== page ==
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August 15, 1979

Richard L.Mathias, as Director of Insurance of the State of Illinois, Plaintiff,
John F. Lennon, as Rehabilitator of Empire Mutual Insurance Company, James W. Dowling, as Agent of the Rehabilitator of Empire Mutual Insurance Company, and Empire Mutual Insurance company, a New York corporation, Defendants.

The opinion of the court was delivered by: LASKER

This action arises out of the insolvency of Empire Mutual Insurance Company, a company incorporated and having its principal place of business in New York State. Richard L. Mathias, the Director of Insurance of the State of Illinois, sues on behalf of all policyholders of Empire, asserting that actions taken by the Rehabilitator of Empire have discriminated in favor of New York policyholders at the expense of Empire's Illinois insureds, in violation of New York and Illinois insurance law and numerous provisions of the federal Constitution. The defendants move to dismiss the complaint under Rule 12(b), Fed.R.Civ.P., for lack of subject matter jurisdiction and for failure to state a claim upon which relief can be granted.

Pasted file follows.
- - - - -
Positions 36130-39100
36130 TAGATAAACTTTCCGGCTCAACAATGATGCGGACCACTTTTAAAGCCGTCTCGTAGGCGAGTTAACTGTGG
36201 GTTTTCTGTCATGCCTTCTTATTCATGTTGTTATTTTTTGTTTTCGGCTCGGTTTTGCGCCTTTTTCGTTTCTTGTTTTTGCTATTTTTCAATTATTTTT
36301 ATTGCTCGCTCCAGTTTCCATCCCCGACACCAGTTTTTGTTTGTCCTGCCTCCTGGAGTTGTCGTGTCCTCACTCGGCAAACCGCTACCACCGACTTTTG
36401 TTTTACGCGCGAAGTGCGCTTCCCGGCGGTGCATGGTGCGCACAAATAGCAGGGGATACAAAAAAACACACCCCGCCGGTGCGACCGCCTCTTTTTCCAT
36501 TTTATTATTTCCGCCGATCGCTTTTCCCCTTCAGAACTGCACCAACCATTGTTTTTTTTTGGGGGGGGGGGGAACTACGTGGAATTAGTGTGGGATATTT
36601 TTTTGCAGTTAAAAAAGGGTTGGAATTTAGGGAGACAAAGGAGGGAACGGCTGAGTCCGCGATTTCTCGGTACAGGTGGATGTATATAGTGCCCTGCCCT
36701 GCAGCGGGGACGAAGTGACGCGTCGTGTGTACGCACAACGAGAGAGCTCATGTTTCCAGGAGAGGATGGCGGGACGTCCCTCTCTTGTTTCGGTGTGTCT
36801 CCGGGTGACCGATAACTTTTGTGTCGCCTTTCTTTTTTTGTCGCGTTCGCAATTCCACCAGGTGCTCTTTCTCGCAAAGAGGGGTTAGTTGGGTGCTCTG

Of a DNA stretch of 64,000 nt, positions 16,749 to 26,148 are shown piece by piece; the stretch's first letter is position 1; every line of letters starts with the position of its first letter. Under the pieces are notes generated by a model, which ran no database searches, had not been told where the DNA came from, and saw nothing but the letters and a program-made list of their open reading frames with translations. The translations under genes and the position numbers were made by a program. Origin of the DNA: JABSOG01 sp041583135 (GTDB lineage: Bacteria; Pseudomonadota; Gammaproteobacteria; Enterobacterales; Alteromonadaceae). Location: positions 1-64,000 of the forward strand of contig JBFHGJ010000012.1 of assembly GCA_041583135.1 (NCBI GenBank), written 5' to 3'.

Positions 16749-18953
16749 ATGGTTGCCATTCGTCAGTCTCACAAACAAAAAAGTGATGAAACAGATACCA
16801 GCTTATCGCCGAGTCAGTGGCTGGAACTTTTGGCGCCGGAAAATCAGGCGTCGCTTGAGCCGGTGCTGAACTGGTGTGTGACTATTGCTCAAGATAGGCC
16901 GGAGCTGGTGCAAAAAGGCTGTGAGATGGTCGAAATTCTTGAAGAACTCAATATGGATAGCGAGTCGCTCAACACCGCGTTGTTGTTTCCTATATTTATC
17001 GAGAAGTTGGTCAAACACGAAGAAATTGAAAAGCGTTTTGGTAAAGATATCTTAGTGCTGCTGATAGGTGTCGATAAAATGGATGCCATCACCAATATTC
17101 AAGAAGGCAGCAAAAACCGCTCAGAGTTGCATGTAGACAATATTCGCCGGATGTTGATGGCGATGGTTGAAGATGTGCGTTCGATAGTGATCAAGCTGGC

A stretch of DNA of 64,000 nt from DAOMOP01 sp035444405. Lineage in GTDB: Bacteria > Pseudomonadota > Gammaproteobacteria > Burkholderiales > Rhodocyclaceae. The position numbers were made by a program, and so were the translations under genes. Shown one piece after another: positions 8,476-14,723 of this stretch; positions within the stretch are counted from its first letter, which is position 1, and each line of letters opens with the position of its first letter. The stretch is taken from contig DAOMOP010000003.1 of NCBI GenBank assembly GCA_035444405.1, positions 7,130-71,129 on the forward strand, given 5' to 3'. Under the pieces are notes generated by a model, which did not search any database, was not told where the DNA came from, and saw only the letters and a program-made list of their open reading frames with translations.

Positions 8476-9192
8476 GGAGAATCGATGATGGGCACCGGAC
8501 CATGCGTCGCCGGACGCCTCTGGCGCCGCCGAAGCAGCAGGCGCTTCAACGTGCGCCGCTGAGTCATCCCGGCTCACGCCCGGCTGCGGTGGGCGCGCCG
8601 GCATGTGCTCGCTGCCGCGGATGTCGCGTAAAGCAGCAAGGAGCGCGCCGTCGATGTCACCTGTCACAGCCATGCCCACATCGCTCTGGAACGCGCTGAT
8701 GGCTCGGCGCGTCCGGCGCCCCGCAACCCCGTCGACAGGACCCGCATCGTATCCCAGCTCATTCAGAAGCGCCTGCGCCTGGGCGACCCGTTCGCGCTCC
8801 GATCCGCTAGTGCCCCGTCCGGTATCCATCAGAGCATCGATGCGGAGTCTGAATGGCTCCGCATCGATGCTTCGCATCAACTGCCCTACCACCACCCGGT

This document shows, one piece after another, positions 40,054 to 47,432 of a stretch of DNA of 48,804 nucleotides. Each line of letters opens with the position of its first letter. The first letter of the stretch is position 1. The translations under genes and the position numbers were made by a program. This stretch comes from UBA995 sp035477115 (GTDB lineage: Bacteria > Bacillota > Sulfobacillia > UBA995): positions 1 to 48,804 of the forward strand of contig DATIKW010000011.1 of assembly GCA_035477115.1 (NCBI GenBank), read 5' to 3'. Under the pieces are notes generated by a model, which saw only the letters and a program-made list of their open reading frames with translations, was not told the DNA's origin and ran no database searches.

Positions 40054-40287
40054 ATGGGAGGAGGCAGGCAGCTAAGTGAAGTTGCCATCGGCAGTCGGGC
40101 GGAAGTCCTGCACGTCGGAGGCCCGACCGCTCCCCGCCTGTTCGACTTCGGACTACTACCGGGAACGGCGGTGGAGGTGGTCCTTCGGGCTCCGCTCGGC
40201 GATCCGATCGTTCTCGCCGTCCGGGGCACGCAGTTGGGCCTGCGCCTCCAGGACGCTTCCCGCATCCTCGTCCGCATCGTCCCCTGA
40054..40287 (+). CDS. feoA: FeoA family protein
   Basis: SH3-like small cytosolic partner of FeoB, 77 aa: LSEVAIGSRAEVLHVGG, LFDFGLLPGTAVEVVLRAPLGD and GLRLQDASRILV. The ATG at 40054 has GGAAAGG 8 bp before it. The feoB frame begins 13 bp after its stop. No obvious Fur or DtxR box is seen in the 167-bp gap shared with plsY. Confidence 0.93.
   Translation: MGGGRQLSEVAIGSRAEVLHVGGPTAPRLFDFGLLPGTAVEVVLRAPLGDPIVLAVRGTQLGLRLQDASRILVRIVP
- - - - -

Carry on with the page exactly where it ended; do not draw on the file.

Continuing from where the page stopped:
I. Background

The bulk of Empire's business is conducted in New York State; the complaint estimates that approximately 250,000 (80%) of Empire's outstanding insurance contracts are issued to New York residents. However, Empire is also authorized to do business in other states, including Illinois where, as of August of 1977, it had issued 2,553 policies, primarily to cover automobile and fire loss. (FAC P 17)* Mathias estimates that claims from Illinois policies represent $ 1,100,000 of Empire's gross liabilities for loss reserves and that the unearned premiums on these policies amount to $ 400,000. (FAC P 18)

 There is no dispute as to Empire's dire financial condition. As of December, 1976, Empire's capital impairment approximated $ 13 million. On August 30, 1977, John F. Lennon, New York State's Superintendent of Insurance, petitioned in New York State Supreme Court for an order, pursuant to Article XVI of New York's Insurance Code, N.Y.Ins.Law §§ 510-546, appointing him Rehabilitator of Empire. On August 31st, Justice Sidney H. Asch of the Supreme Court, New York County, issued an order which, Inter alia, adjudged Empire to be insolvent; appointed Lennon Rehabilitator of the company with authority to control its assets and conduct its business; and provided that all insurance contracts held by policyholders outside of New York State be cancelled as of October 7, 1977. (Ex. 2 to the FAC)